(Update 11/26/21 4:05 pm EST): With Black Friday in full swing, we’ve updated our guide to the best video game deals we’re seeing right now. Apart from making sure all prices are up to date, we’ve added a number of good deals on gaming accessories we have tested and can recommend.
Original post (11/23/21 12:05 pm EST): Black Friday officially arrives in a few days, but many of the noteworthy deals we expect to see have already begun. We have a big roundup of the best deals we can find more generally, but today we wanted to break out a separate roundup for video game discounts, since a metric ton of them have gone live across several retailers this week.
Major retailers like Amazon, Target, Best Buy, and Walmart have already kicked off their official sales, as have the digital gaming storefronts for Xbox, Nintendo, and PlayStation. And while most of the steepest high-profile game discounts we’re seeing are for consoles, PC gaming storefronts like Steam, Epic, GOG, and Humble have kicked off their Black Friday sales as well, bringing price drops on several indie games we like in particular.
We’ve pored over as many so-called deals as we can find from all of these promotions and have listed the genuine discounts we like below, spotlighting a few particularly notable offers along the way.
Before you dig in, note that the sales haven’t made in-demand hardware like the PlayStation 5, Xbox Series X, Nintendo Switch OLED, or Nvidia’s newer RTX GPUs any easier to buy, though the lower-power Xbox Series S does look like it’s available in some capacity. We aren’t seeing notable discounts on many brand–new big-name games like Pokémon Brilliant Diamond and Shining Pearl, Mario Party Superstars, Forza Horizon 5, or Battlefield 2042, either, though several well-reviewed games released earlier this year are discounted.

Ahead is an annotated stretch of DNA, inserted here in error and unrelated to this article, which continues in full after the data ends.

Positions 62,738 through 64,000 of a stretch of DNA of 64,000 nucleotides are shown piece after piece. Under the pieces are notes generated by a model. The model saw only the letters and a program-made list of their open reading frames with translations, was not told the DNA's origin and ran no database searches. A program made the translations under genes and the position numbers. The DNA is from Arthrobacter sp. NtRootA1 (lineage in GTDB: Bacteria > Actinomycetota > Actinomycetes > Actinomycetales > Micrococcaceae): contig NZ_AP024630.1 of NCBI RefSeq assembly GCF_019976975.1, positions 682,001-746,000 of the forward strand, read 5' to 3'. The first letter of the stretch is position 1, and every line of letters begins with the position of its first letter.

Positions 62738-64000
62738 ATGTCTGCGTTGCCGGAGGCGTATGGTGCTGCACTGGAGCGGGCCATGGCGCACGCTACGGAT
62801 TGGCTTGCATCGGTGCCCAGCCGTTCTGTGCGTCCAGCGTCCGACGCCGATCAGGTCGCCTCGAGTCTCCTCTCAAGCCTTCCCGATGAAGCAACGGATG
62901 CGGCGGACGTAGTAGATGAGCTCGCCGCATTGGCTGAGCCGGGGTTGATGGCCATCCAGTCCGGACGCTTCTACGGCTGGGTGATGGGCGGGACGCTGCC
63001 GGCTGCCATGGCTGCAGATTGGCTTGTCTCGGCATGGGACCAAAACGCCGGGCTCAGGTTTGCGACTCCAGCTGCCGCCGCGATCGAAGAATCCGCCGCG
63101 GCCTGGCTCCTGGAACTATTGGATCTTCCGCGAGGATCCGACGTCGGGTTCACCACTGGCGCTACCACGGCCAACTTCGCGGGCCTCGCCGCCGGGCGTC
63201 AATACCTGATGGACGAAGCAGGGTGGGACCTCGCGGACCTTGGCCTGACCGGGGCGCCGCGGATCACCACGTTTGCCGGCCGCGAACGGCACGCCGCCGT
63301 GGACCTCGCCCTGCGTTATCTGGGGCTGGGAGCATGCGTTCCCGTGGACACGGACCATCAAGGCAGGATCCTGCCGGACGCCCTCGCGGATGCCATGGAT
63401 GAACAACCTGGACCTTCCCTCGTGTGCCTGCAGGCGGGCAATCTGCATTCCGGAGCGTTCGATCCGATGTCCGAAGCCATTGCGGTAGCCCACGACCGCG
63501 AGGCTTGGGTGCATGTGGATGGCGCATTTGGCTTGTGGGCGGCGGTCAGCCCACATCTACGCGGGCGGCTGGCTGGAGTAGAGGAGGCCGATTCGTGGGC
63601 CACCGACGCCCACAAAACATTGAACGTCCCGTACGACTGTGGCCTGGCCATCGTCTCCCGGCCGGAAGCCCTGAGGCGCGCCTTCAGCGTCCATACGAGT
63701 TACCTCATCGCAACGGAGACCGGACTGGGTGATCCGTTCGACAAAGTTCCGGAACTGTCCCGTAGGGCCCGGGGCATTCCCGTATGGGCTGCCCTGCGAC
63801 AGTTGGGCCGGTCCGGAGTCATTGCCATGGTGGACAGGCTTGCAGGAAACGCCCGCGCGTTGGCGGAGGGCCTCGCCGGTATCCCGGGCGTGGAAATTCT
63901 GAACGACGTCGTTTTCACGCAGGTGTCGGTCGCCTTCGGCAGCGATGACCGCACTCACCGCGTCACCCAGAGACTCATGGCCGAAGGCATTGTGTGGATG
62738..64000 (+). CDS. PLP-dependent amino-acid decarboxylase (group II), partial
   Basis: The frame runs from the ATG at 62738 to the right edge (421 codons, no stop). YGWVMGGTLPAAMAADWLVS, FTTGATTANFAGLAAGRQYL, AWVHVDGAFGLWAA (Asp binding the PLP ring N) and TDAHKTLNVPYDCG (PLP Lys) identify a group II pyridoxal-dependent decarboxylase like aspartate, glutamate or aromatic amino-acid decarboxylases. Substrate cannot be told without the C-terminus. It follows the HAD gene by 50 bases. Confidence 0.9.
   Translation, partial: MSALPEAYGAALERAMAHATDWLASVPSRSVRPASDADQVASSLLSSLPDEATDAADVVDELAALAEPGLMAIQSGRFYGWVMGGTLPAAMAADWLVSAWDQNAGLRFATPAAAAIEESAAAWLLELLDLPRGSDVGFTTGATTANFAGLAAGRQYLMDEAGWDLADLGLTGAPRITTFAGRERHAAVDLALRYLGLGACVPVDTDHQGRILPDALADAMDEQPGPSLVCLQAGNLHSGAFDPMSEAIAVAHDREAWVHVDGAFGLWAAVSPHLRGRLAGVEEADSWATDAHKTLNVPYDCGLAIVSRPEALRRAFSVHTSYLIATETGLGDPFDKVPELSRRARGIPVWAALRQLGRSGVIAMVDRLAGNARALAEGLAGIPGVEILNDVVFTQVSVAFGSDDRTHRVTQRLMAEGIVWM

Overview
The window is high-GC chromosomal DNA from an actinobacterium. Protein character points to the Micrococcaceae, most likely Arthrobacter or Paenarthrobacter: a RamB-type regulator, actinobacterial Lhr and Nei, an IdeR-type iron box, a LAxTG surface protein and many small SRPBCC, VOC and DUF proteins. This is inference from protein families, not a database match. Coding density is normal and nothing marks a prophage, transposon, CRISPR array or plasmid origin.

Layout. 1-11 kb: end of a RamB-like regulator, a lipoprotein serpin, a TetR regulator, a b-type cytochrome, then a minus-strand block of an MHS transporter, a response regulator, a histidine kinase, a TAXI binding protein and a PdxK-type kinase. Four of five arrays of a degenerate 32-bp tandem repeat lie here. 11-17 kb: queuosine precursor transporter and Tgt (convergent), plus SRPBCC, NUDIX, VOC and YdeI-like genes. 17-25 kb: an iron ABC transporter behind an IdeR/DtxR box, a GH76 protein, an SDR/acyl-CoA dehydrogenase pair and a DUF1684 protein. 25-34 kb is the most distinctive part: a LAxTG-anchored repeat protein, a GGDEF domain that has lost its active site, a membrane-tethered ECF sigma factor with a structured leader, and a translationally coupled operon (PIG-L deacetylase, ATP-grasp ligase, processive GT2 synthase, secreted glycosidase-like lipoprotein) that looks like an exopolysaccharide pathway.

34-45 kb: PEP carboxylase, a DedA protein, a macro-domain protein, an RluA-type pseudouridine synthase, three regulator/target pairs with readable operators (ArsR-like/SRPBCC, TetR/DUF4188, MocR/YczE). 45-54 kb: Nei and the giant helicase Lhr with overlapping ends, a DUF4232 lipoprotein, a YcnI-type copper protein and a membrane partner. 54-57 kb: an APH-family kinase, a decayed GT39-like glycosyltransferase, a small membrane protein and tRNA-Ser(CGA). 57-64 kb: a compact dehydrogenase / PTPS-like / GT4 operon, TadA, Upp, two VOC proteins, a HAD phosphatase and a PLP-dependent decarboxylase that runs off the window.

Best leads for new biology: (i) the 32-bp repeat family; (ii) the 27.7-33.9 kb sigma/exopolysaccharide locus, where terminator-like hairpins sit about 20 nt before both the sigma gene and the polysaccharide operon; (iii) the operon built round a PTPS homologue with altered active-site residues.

Either way, if you’re seeking to stuff your gaming backlog even more, have a look at our curated selection below.
Our Black Friday Coverage
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Featured early Black Friday gaming deals
A PS Plus membership is still required to play most PlayStation games’ online multiplayer modes, but being a subscriber nets you two or three “free” games a month. We’ve seen 12-month subscription codes go for a little less in the past, but either way this is a good deal for those who need to top up their membership.
Saying Game Pass Ultimate is one of the best values in gaming has become a meme at this point, but that doesn’t mean it’s not true. The service pairs Xbox Live Gold—Microsoft’s equivalent to PS Plus—with access to a growing library of games for both consoles and PC, a surprising number of which are genuinely worthwhile. The service might not be worth it if you tend to play one game repeatedly for months on end, but if you like to hop from new release to new release, it’s a good deal at its MSRP, let alone this sale price.
This deal matches the best price we’ve seen on a three-month membership for new and existing subscribers. If you only use a gaming PC, though, note that Microsoft is running a promotion that gives brand-new users three months of Game Pass for PC for $1.
Nintendo Switch + Mario Kart 8 Deluxe + Nintendo Switch Online (3 months) for $299 (
$357) at Amazon, Target, Best Buy, Walmart, GameStop